Everyone benefits from the decision to plan for the future, no matter their age. As people grow older, it becomes especially important to consider when they want to retire and how much it will cost. One of the newer obstacles we are finding federal employees face as they begin planning for retirement is communicating their timelines with family – especially children. Knowing how to talk to children about a retirement plan can help save one a lot of headaches in the process.
Planning for Retirement Should Begin Sooner Than Later
One of the biggest mistakes people make regarding Retirement Planning is waiting too long. Ideally, individuals should begin planning well before they leave the workforce. Those who start planning years before they reach retirement age are much more likely to be prepared.
How to Talk to One’s Children About Retirement
When it comes time to have “the talk”, some individuals feel a little uncomfortable. Because many parents help support their adult children, the talk must be approached as soon as possible so the children have ample notice and can prepare themselves to be more financially responsible. The following are some helpful tips every parent should embrace regarding telling their children about their retirement plans. Check this site for important information: walkercpg.com/retirement-planning.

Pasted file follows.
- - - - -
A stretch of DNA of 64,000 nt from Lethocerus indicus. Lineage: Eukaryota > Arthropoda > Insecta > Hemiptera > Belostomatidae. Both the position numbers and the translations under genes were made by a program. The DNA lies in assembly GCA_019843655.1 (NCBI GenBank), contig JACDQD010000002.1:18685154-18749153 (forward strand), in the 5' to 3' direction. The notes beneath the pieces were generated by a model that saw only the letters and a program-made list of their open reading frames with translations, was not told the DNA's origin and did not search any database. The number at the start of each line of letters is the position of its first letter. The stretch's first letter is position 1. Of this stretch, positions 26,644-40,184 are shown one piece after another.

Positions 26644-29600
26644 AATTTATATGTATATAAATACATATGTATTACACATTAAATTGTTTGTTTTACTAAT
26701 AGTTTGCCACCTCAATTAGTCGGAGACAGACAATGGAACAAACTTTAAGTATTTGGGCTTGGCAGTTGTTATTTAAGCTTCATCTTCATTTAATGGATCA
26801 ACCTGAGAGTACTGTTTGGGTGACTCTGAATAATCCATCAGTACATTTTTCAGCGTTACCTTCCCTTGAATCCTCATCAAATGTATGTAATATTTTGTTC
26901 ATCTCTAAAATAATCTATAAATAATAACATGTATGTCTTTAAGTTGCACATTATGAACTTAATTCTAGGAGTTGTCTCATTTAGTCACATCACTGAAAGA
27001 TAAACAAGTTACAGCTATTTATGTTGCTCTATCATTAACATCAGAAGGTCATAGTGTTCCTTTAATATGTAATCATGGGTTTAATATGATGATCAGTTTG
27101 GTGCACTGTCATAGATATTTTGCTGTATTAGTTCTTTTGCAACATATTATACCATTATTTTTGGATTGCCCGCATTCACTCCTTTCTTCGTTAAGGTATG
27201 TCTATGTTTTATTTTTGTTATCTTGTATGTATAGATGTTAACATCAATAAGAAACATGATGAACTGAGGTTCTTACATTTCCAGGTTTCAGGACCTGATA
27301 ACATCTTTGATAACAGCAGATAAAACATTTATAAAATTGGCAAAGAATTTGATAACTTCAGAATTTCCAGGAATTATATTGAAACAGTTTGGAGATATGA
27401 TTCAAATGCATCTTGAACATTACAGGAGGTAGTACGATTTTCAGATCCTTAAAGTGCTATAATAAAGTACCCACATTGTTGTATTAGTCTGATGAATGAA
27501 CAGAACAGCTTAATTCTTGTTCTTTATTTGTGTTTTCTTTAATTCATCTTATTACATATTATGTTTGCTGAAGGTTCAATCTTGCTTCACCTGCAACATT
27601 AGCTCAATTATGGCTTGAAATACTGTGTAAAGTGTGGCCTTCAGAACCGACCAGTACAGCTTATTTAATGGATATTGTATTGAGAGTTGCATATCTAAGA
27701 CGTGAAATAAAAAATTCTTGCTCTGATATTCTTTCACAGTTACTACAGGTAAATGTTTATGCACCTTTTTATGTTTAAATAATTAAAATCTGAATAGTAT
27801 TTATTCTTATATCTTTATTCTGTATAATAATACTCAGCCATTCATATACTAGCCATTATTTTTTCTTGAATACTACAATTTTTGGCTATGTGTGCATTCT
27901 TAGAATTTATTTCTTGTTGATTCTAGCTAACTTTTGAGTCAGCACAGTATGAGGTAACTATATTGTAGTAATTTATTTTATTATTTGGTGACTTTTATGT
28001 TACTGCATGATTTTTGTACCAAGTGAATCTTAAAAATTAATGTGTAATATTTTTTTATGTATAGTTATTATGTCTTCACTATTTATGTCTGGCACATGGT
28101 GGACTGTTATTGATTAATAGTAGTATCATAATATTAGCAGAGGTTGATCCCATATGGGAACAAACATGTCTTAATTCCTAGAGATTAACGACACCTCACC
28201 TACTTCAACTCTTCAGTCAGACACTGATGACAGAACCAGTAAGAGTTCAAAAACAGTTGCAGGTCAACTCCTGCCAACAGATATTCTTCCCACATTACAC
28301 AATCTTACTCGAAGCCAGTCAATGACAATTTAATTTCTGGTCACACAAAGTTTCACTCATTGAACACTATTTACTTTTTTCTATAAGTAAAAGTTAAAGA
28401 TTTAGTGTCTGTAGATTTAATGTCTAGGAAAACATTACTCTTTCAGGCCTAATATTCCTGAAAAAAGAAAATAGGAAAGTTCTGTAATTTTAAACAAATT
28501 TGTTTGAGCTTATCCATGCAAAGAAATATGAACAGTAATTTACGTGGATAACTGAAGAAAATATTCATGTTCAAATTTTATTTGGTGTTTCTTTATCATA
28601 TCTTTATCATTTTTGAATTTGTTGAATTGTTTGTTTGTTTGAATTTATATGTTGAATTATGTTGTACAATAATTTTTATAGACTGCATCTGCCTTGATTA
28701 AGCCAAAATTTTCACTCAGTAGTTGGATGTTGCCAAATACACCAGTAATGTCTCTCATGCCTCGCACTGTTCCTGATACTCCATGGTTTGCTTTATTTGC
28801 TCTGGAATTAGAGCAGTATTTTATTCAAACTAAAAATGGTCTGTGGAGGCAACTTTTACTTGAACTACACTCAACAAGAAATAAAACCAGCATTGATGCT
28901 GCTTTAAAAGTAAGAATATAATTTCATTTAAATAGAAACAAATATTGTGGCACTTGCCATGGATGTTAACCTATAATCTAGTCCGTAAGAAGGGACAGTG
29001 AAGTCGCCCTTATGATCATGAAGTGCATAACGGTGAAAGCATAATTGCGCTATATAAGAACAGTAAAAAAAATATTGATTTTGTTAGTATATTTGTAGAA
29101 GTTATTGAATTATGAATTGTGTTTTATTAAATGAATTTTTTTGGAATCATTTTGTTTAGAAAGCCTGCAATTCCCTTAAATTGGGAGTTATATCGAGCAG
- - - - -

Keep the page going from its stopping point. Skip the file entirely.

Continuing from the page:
Give Advanced Notice
Ideally, a parent should approach their child about five years before they plan to retire officially. Because people can be forgetful, parents should remind their children of their approaching retirement every six months until it occurs.
Divulge Financial Information
This is a touchy subject because many people like to keep their financial affairs private. It is important retiring parents are upfront with their children regarding their financial situation. Children need to be aware of the level of financial stability their parents have.
Begin Phasing Out Financial Support
Many parents pay their children’s bills. Once a person retires, they may no longer be financially able to pay their child’s expenses. If a parent knows they cannot provide financial support after retirement, they need to let their child know. The parent should begin phasing out any financial support slowly until they are no longer offering financial help at all.
Get Started Right Away
It is never too soon for a person to begin thinking about retirement. The planning process can begin at any time, allowing individuals years to get their finances in order. In addition to planning, individuals need to be prepared to inform their children of their decisions regarding retirement. The talk may not be easy, but it needs to be done.